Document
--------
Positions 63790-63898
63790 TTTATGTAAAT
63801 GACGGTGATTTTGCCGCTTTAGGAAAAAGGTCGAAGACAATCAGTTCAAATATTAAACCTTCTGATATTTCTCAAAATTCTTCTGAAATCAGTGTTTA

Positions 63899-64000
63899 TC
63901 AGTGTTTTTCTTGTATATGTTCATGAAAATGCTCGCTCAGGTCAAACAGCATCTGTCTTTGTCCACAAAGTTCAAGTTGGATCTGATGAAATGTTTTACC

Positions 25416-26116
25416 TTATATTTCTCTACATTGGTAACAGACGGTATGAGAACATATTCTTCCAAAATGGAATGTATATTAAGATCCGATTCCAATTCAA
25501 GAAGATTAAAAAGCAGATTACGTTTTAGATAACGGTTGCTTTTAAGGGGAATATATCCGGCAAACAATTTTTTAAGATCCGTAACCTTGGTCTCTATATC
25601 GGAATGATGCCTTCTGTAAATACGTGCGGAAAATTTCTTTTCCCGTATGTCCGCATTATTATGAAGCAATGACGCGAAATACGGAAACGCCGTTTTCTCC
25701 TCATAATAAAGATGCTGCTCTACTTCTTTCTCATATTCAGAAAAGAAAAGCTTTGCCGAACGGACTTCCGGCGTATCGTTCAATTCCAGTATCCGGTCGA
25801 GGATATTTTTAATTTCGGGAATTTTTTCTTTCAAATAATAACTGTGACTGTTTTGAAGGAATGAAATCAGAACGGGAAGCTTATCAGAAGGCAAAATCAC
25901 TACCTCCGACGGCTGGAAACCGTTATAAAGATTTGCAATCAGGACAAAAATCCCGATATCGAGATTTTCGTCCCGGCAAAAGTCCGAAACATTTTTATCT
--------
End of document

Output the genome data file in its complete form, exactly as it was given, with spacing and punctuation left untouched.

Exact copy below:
Positions 63790-63898
63790 TTTATGTAAAT
63801 GACGGTGATTTTGCCGCTTTAGGAAAAAGGTCGAAGACAATCAGTTCAAATATTAAACCTTCTGATATTTCTCAAAATTCTTCTGAAATCAGTGTTTA

Positions 63899-64000
63899 TC
63901 AGTGTTTTTCTTGTATATGTTCATGAAAATGCTCGCTCAGGTCAAACAGCATCTGTCTTTGTCCACAAAGTTCAAGTTGGATCTGATGAAATGTTTTACC

Positions 25416-26116
25416 TTATATTTCTCTACATTGGTAACAGACGGTATGAGAACATATTCTTCCAAAATGGAATGTATATTAAGATCCGATTCCAATTCAA
25501 GAAGATTAAAAAGCAGATTACGTTTTAGATAACGGTTGCTTTTAAGGGGAATATATCCGGCAAACAATTTTTTAAGATCCGTAACCTTGGTCTCTATATC
25601 GGAATGATGCCTTCTGTAAATACGTGCGGAAAATTTCTTTTCCCGTATGTCCGCATTATTATGAAGCAATGACGCGAAATACGGAAACGCCGTTTTCTCC
25701 TCATAATAAAGATGCTGCTCTACTTCTTTCTCATATTCAGAAAAGAAAAGCTTTGCCGAACGGACTTCCGGCGTATCGTTCAATTCCAGTATCCGGTCGA
25801 GGATATTTTTAATTTCGGGAATTTTTTCTTTCAAATAATAACTGTGACTGTTTTGAAGGAATGAAATCAGAACGGGAAGCTTATCAGAAGGCAAAATCAC
25901 TACCTCCGACGGCTGGAAACCGTTATAAAGATTTGCAATCAGGACAAAAATCCCGATATCGAGATTTTCGTCCCGGCAAAAGTCCGAAACATTTTTATCT